As wind gusts hit my right side again and again, and I continue to pump my hands in cow-milking motions to keep my fingers from freezing in a Lego-man position, I reach my breaking point. Or so I think. I’ve had it. I’m tired of being rain-soaked. I’m tired of being cold. And I’m tired of all the work that this is; work to stay upright in a strong crosswind, to stay defensive and safe when there are careless drivers everywhere, to keep my blood pumping in the cold, to pack/unpack/load/unload each day, and to get enough miles ridden to stay just barely ahead of winter. My heated gear works sporadically but only about half the time and then alternates between burning places on my skin where the wires are, and freezing the rest of me, making me feel like I’m breaking out in hives. It’s the strangest sensation.
Since leaving Georgia there has been some type of bad weather at least part of every day I’ve ridden – heavy rain, strong wind, or cold. Some days the forecast calls for ice, which is the biggest concern for me as that is a weather phenomenon that could park me and become expensive by forcing me to pay for shelter for a few days until the roads clear. I’m not going to take any chances with ice, and my nerves have been on edge for a few days as I watch to be sure the water on the roads isn’t going to freeze. My phone hasn’t had this much of a workout in ages as I try to keep up with current weather forecasts and temperatures in the towns I am riding from or toward. I’ve never monitored the difference between 36F and 32F so closely, and for days on end. The first thing I do each day and the last thing I do each night is check the forecast and road condition reports.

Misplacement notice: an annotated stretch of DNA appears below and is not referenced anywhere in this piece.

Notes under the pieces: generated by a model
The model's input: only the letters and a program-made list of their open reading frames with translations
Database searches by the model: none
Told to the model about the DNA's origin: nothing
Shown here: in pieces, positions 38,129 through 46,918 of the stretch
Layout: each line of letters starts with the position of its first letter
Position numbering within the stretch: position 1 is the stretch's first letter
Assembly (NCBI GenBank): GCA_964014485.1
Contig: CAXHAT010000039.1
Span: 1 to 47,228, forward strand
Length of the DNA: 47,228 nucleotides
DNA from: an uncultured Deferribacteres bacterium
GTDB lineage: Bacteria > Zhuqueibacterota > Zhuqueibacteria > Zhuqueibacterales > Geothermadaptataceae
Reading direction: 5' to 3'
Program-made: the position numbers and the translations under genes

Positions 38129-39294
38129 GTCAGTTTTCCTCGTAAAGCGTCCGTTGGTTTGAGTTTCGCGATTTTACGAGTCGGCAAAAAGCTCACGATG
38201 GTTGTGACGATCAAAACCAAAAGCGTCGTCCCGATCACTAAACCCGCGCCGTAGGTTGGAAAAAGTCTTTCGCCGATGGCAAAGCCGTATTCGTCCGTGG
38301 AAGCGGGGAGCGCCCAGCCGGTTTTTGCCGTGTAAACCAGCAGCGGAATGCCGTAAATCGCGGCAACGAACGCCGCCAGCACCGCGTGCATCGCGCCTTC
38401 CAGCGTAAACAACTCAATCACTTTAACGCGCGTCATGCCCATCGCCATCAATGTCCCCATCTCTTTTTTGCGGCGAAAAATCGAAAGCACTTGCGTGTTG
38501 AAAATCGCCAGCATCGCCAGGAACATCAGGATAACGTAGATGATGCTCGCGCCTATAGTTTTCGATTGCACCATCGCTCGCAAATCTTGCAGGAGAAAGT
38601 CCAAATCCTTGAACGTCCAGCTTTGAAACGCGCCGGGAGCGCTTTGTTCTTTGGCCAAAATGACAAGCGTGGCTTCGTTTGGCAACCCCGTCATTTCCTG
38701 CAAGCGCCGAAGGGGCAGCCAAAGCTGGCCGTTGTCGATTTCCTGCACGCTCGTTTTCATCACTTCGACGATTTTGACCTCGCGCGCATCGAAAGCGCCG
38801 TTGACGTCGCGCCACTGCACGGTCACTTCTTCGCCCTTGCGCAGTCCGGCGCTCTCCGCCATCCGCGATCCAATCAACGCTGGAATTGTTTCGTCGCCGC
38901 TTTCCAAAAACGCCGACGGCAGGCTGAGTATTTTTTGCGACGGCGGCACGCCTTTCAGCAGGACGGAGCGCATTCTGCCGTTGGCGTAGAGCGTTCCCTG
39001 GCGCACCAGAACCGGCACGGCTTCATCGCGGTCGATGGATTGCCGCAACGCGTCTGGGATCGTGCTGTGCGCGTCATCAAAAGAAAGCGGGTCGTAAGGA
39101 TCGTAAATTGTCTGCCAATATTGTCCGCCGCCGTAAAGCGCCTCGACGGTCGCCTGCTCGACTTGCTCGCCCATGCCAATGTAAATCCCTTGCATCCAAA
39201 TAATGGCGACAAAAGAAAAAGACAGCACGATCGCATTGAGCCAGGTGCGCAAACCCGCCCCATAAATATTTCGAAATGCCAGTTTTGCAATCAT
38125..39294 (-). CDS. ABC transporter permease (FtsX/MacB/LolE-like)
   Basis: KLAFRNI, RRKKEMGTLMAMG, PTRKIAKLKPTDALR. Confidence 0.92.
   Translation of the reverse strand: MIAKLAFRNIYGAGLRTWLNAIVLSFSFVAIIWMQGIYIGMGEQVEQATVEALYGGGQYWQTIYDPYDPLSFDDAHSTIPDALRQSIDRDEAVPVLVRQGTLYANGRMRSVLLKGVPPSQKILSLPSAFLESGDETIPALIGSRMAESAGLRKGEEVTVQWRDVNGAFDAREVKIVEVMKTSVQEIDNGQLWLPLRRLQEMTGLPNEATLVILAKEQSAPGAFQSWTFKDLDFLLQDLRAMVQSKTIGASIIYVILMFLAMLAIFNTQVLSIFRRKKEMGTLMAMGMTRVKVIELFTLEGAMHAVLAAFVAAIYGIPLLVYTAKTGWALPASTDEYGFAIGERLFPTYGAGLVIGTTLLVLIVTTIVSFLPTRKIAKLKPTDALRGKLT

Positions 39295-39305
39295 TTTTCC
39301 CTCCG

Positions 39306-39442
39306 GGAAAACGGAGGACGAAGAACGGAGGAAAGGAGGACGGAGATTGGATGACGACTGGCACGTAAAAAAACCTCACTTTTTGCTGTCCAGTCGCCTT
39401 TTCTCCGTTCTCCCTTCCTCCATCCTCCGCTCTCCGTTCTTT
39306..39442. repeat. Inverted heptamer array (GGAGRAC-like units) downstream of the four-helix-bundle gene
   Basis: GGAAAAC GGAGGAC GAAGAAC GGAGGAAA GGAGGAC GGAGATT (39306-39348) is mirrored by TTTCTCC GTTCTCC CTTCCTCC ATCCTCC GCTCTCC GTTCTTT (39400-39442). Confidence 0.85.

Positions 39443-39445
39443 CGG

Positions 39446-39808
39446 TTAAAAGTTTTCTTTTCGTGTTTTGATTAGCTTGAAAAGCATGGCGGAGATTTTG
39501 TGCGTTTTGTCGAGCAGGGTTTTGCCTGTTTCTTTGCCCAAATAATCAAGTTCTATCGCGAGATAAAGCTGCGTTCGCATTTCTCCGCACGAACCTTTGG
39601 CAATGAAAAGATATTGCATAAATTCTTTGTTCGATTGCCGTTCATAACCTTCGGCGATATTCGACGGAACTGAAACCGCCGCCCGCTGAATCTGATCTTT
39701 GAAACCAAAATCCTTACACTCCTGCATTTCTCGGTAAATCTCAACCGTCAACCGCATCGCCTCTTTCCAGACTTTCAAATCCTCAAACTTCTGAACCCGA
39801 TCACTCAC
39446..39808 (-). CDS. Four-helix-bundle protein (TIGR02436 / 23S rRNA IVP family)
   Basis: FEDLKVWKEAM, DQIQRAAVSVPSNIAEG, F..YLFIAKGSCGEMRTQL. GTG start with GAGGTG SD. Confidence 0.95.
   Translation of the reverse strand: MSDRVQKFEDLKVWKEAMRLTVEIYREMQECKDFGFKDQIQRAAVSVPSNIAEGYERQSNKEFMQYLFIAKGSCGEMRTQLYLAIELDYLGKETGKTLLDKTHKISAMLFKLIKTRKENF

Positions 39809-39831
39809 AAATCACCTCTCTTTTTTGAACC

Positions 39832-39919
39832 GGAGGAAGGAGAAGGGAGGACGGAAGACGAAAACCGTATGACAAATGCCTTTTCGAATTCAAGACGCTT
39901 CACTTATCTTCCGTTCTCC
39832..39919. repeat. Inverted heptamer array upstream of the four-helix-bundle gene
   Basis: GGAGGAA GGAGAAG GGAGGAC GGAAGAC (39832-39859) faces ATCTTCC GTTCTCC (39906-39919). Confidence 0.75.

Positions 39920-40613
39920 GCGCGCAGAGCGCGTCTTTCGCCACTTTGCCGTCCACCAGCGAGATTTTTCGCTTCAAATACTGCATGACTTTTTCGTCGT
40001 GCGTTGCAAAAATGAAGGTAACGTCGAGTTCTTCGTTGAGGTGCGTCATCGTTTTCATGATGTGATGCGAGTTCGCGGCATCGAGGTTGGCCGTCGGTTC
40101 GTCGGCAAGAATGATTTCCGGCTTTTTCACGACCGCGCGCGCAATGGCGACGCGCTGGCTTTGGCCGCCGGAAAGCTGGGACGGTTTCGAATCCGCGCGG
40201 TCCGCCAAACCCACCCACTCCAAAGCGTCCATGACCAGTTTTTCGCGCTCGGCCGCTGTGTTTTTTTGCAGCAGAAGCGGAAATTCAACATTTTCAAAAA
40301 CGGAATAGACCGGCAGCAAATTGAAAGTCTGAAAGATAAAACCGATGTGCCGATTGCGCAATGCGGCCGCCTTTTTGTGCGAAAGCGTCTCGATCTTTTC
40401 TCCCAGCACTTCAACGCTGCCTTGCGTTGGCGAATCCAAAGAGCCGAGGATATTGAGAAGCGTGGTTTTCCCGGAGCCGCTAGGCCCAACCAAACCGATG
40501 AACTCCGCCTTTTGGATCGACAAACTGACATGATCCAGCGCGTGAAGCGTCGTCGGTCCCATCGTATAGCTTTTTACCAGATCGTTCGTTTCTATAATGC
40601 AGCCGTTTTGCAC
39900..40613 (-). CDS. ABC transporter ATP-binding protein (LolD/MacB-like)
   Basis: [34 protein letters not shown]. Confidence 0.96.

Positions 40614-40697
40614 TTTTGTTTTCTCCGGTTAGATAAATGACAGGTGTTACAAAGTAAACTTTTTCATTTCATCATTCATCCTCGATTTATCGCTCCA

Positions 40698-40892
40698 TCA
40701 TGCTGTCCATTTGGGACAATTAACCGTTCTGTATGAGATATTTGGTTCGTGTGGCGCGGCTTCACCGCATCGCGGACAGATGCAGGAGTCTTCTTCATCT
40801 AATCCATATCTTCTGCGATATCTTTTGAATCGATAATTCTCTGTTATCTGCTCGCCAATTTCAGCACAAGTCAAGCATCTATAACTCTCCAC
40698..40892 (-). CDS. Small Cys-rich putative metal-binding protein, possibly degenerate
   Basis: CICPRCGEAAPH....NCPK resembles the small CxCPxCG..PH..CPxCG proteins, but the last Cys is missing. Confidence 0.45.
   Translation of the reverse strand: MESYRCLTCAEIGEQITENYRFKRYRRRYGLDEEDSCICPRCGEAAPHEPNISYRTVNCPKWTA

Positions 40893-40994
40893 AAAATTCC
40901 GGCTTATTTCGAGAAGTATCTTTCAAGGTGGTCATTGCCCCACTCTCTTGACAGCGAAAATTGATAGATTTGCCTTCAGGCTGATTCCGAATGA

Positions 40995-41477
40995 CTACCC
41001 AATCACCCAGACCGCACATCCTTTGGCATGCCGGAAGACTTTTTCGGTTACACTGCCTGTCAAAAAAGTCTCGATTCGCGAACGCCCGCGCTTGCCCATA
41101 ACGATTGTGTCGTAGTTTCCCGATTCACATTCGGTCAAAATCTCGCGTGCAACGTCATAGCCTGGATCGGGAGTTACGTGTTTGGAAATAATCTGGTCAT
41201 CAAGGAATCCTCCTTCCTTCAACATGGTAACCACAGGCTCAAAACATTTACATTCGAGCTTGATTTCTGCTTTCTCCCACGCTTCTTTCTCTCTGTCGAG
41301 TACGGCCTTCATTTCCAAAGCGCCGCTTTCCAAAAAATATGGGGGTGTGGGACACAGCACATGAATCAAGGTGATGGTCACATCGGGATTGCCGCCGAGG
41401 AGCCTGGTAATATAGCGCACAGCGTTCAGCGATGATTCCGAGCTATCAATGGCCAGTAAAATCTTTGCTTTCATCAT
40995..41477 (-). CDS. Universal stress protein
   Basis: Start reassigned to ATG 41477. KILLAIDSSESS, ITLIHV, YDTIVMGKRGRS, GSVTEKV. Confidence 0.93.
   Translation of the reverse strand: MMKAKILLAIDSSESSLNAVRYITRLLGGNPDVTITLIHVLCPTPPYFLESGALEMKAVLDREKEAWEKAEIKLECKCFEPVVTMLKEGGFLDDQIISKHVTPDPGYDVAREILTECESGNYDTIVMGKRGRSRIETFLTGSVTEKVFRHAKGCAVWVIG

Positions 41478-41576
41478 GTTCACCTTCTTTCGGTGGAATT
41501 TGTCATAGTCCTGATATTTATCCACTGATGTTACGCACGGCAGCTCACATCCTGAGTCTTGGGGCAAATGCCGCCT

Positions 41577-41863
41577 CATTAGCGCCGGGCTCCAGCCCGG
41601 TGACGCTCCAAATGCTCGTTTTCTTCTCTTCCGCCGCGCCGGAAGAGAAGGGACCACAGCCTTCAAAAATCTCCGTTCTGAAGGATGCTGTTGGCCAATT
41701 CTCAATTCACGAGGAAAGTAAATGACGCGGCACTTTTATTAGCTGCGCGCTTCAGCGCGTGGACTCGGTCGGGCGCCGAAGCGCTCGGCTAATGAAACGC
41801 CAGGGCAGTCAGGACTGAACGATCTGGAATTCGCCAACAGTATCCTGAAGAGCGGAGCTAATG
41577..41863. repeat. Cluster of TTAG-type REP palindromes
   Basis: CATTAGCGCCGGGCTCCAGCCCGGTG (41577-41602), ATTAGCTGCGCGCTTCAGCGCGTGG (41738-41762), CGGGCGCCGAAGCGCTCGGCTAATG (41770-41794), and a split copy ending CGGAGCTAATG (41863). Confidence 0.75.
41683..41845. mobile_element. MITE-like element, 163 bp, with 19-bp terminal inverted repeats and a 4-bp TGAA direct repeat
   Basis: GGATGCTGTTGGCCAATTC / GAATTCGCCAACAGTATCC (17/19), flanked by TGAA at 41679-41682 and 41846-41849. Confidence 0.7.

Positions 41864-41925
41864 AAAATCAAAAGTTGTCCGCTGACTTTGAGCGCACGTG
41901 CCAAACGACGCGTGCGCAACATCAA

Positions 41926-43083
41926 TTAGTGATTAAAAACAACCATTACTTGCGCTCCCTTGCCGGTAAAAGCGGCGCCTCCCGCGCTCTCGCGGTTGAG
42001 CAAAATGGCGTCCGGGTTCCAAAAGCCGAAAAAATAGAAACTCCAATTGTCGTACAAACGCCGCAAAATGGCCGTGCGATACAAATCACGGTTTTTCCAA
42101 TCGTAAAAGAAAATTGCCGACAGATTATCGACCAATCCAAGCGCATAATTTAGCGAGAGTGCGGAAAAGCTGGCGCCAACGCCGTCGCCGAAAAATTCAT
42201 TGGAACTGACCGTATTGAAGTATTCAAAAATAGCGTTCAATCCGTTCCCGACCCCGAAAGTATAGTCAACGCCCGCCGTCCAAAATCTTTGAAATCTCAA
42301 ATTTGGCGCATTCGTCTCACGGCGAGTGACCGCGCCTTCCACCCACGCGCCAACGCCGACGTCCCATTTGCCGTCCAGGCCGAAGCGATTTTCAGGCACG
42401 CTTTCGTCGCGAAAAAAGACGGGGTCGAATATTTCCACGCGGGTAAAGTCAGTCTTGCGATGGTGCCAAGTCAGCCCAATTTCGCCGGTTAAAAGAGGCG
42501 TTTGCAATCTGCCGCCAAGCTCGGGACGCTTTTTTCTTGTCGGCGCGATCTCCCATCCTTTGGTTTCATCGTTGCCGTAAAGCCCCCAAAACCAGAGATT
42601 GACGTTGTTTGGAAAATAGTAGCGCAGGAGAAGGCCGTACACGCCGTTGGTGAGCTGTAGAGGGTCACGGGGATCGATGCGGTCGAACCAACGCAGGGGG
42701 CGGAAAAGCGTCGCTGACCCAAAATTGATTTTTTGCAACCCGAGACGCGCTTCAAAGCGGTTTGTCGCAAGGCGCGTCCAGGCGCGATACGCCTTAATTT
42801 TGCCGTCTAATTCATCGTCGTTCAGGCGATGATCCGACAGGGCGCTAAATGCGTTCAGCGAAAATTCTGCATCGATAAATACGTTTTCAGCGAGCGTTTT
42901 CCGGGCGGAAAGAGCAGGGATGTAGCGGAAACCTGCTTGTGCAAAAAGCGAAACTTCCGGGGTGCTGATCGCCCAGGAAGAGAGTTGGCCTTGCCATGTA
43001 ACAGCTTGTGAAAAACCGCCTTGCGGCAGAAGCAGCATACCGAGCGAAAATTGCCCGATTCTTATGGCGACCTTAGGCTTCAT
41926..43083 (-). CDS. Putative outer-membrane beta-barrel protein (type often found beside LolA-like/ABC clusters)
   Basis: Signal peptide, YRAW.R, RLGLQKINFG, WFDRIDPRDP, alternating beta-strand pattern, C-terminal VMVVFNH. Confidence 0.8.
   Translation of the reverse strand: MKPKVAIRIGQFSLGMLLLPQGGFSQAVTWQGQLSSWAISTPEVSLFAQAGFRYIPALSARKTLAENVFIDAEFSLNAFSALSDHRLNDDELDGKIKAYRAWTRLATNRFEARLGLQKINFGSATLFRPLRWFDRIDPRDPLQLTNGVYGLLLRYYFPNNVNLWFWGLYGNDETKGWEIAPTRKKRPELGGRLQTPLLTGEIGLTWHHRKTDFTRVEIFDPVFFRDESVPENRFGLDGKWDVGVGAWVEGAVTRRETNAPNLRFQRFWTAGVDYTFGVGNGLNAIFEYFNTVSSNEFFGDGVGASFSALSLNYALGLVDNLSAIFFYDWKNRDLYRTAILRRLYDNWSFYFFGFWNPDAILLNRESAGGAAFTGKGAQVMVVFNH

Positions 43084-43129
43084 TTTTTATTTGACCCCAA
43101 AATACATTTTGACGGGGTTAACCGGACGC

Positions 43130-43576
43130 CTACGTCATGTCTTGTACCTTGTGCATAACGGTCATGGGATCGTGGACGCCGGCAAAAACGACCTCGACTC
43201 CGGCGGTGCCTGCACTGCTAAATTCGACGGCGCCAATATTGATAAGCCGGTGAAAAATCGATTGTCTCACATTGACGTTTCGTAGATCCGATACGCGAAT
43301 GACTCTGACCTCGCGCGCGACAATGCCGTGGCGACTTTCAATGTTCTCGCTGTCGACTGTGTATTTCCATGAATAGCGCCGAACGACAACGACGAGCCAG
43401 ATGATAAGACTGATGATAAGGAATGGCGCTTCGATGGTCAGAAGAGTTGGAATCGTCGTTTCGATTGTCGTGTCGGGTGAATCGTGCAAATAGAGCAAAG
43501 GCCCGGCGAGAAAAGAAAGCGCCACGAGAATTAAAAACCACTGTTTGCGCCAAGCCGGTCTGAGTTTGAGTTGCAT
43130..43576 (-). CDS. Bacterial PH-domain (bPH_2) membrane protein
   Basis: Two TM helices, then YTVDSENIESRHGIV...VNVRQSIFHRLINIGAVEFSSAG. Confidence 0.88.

But through it all I keep going. I know…it sounds silly. Of course I keep going. What else am I going to do? This is what I wanted. This is what I chose and put into place for myself. And here I am, in all its glory. Wet, and cold, and tired. So after another exhausted fall-into-bed night somewhere in Louisiana, I wake to a new day. And as Jerry Maguire said – “Breakdown. Breakthrough.” The sun is out. It isn’t raining. The roads are wet, but not frozen and in a few hours they will be dry. There’s a steady breeze, but it isn’t stupid gusty like it has been some days. It looks like a good day. For the first time in a while I’m actually excited to get on the bike.
The sun is weaker this time of year and only warms the side of my body that it shines on while the other half of me rides in cold. But the further the day goes on the warmer it gets. I’m riding with the wind at my back in the afternoon, one of the little things you appreciate when you ride. And the forecast for the next few days is continuing to improve. While I ride I think about how grateful I am for the good weather and the change in the wind. It occurs to me, as it has many times before in my life, that the bad days make this attitude of gratitude possible. It takes the rainy, cold days to really make me appreciate the sunny, calm ones. The good days are only good days when you can compare them to the bad ones to gain the perspective that they are comparatively better. Everything is relative. The bad days are a gift to me as much as the good days are because of the perspective they offer, the memories I make and the laughter I experience having come through whatever trial I have had to endure.
I must try to remember that on the next rainy day.